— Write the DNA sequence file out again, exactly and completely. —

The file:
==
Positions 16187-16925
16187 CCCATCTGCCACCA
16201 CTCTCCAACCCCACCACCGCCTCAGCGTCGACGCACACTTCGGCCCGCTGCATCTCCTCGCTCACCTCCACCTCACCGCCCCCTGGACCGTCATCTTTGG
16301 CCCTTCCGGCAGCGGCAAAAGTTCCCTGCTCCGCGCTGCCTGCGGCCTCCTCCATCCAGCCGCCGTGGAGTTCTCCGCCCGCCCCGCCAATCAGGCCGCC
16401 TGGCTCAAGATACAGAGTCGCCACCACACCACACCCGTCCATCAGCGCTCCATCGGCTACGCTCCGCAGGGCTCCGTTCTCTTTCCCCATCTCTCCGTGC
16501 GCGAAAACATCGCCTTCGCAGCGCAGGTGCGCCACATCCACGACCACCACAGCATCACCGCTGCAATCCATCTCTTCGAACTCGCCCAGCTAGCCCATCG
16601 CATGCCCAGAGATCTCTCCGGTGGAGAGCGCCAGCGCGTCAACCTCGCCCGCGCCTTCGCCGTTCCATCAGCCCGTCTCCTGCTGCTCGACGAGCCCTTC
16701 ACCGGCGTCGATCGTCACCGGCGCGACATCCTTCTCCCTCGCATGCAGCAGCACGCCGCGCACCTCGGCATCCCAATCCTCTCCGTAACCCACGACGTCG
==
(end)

Positions 16187-16925
16187 CCCATCTGCCACCA
16201 CTCTCCAACCCCACCACCGCCTCAGCGTCGACGCACACTTCGGCCCGCTGCATCTCCTCGCTCACCTCCACCTCACCGCCCCCTGGACCGTCATCTTTGG
16301 CCCTTCCGGCAGCGGCAAAAGTTCCCTGCTCCGCGCTGCCTGCGGCCTCCTCCATCCAGCCGCCGTGGAGTTCTCCGCCCGCCCCGCCAATCAGGCCGCC
16401 TGGCTCAAGATACAGAGTCGCCACCACACCACACCCGTCCATCAGCGCTCCATCGGCTACGCTCCGCAGGGCTCCGTTCTCTTTCCCCATCTCTCCGTGC
16501 GCGAAAACATCGCCTTCGCAGCGCAGGTGCGCCACATCCACGACCACCACAGCATCACCGCTGCAATCCATCTCTTCGAACTCGCCCAGCTAGCCCATCG
16601 CATGCCCAGAGATCTCTCCGGTGGAGAGCGCCAGCGCGTCAACCTCGCCCGCGCCTTCGCCGTTCCATCAGCCCGTCTCCTGCTGCTCGACGAGCCCTTC
16701 ACCGGCGTCGATCGTCACCGGCGCGACATCCTTCTCCCTCGCATGCAGCAGCACGCCGCGCACCTCGGCATCCCAATCCTCTCCGTAACCCACGACGTCG